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Posted on Monday 31 December 2012 at 7:38 pm

My Parents Are AWESOME (or How to Make a Stained Glass TARDIS): A Photo Essay

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My mom makes fantastic stained glass sun catchers. A few weeks back, I called her and asked if it would be possible to make a stained glass TARDIS or two while I was home over Christmas break. My mom is awesome so of course she said we could give it a shot. She was busy making pies, cookies, fudge, etc. for Christmas and getting tons of calls from her work even though she was supposedly on vacation, but my dad has helped her a lot before so he and I ended up doing most of the labor with mom directing and supervising. What do y'all think of the results?


I love them and am super excited about them. One is mine and one was given to my high school best friend as a Christmas present. I think she loved hers. There are a few flaws and weaknesses, what else do you expect for a first time effort, so my mom, dad, and I have already starting plotting improvements to maybe make another one or more next year (dare we shoot for a 3-d lamp?). In the meantime, if you want to know how to make a stained glass TARDIS ...

First you need a pattern. Here's the one I made. If we try again, we will definitely thin the black lines a bit, possibly extend the base, and fatten up some of the thinner blue pieces. Overall, though, it isn't a bad pattern.

Next you need glass. Large pieces of glass.

Then you cut the large pieces of glass into lots of small pieces of glass. Dad did this step. Here we have tools, broken glass, and two fully-cut TARDISes. Of course, playing with this much glass, odds of someone getting cut are pretty high so that's my dad's blood on the pattern. Oops.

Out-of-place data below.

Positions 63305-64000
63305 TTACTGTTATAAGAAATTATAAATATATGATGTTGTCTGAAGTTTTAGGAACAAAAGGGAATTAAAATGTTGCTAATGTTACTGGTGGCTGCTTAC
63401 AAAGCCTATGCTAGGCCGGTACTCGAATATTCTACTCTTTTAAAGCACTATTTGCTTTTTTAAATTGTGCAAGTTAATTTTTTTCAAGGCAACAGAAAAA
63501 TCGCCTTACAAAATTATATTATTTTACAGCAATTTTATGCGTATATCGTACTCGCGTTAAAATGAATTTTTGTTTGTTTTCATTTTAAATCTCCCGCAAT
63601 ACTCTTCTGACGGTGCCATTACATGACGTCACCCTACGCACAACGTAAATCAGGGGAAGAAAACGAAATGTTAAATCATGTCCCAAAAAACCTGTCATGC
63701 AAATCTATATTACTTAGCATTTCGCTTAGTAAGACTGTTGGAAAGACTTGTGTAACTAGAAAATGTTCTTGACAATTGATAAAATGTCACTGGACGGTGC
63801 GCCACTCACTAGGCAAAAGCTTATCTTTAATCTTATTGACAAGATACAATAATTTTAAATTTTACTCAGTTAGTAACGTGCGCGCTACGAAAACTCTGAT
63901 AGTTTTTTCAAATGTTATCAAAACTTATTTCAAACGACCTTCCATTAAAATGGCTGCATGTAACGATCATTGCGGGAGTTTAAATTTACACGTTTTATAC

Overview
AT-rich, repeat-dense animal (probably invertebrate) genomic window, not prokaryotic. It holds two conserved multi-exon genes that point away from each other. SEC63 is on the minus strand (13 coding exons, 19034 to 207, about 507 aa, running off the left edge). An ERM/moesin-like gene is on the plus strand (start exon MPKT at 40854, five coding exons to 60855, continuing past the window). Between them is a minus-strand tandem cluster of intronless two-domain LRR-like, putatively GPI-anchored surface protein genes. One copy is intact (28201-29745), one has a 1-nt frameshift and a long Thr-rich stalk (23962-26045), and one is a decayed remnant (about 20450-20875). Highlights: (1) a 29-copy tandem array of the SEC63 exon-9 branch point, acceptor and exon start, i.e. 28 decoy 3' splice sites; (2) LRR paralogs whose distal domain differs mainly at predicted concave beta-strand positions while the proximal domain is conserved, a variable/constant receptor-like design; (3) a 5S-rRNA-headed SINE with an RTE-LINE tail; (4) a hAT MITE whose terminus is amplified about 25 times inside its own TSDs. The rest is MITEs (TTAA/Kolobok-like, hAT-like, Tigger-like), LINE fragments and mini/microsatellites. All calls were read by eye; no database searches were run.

Next you file the glass pieces. Every piece has to be smoothed out so there are no rough or sharp edges. I did this part.
Filing 1
Filing 2

I also did the next part: foiling. You have to wrap foil tape around all the edges to give the solder something to which to stick.

Here's one TARDIS completely foiled and the other not done yet.

Finally you solder. Actually, you paint everything with flux, then solder, then clean it, then paint everything with a patina to make the solder look black and aged rather than shiny and new, then clean it. It will darken naturally, but not uniformly and it takes too long. As you can see, Dad did all the soldering (don't ask me why the photo is rotated) but I did the brushing and cleaning.

And that's it! Two lovely stained glass TARDISes. The first one is the one I kept and the second is the one I gave to my friend.
Feeling: Ecstatic
Exploring: Parents' Kitchen Table
Listening: Mom Cooking and Kaylee fussing over her dinner


labellerose at 4:51 pm on 01 January 2013 (UTC) (Link)
They are gorgeous! Well done. :-)
bratty_jedi at 1:26 pm on 07 January 2013 (UTC) (Link)
gilpin25 at 1:07 pm on 04 January 2013 (UTC) (Link)
Very impressive!
bratty_jedi at 1:26 pm on 07 January 2013 (UTC) (Link)

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